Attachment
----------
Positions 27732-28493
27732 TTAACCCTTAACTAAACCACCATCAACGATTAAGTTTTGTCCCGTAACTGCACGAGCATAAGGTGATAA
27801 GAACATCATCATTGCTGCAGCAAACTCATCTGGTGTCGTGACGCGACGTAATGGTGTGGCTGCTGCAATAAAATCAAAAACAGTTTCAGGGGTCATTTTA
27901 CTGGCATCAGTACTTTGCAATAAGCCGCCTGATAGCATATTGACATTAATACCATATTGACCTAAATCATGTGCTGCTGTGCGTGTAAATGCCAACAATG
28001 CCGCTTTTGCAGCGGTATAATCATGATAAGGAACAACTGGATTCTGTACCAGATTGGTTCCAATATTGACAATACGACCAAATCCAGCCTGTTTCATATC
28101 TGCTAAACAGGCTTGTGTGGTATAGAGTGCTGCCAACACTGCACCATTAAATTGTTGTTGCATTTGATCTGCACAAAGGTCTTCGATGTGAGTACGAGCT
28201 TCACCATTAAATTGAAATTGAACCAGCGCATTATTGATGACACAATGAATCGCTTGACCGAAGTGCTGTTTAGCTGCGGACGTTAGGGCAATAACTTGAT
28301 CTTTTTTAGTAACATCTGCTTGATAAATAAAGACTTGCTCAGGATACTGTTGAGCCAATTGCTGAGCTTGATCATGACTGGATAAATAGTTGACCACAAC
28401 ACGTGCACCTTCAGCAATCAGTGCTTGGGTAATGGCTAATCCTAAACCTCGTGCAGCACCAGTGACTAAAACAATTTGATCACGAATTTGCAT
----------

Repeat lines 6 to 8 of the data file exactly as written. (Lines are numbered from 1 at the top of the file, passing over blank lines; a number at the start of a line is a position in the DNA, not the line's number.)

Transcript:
28101 TGCTAAACAGGCTTGTGTGGTATAGAGTGCTGCCAACACTGCACCATTAAATTGTTGTTGCATTTGATCTGCACAAAGGTCTTCGATGTGAGTACGAGCT
28201 TCACCATTAAATTGAAATTGAACCAGCGCATTATTGATGACACAATGAATCGCTTGACCGAAGTGCTGTTTAGCTGCGGACGTTAGGGCAATAACTTGAT
28301 CTTTTTTAGTAACATCTGCTTGATAAATAAAGACTTGCTCAGGATACTGTTGAGCCAATTGCTGAGCTTGATCATGACTGGATAAATAGTTGACCACAAC